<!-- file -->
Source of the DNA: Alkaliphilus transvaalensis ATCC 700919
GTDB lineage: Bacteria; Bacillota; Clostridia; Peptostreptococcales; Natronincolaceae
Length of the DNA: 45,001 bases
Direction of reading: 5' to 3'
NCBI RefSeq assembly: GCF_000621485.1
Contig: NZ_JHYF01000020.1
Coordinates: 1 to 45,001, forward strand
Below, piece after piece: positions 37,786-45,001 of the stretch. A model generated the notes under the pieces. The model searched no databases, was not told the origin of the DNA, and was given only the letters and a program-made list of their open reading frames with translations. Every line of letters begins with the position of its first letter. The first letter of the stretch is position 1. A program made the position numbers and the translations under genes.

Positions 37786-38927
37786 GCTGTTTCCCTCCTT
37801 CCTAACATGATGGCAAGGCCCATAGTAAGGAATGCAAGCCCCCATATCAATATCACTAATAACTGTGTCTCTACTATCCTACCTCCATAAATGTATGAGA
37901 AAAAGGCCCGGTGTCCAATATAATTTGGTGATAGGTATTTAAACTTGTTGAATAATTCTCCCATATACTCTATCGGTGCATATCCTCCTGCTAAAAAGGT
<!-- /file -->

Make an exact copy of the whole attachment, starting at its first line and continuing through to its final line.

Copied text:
Source of the DNA: Alkaliphilus transvaalensis ATCC 700919
GTDB lineage: Bacteria; Bacillota; Clostridia; Peptostreptococcales; Natronincolaceae
Length of the DNA: 45,001 bases
Direction of reading: 5' to 3'
NCBI RefSeq assembly: GCF_000621485.1
Contig: NZ_JHYF01000020.1
Coordinates: 1 to 45,001, forward strand
Below, piece after piece: positions 37,786-45,001 of the stretch. A model generated the notes under the pieces. The model searched no databases, was not told the origin of the DNA, and was given only the letters and a program-made list of their open reading frames with translations. Every line of letters begins with the position of its first letter. The first letter of the stretch is position 1. A program made the position numbers and the translations under genes.

Positions 37786-38927
37786 GCTGTTTCCCTCCTT
37801 CCTAACATGATGGCAAGGCCCATAGTAAGGAATGCAAGCCCCCATATCAATATCACTAATAACTGTGTCTCTACTATCCTACCTCCATAAATGTATGAGA
37901 AAAAGGCCCGGTGTCCAATATAATTTGGTGATAGGTATTTAAACTTGTTGAATAATTCTCCCATATACTCTATCGGTGCATATCCTCCTGCTAAAAAGGT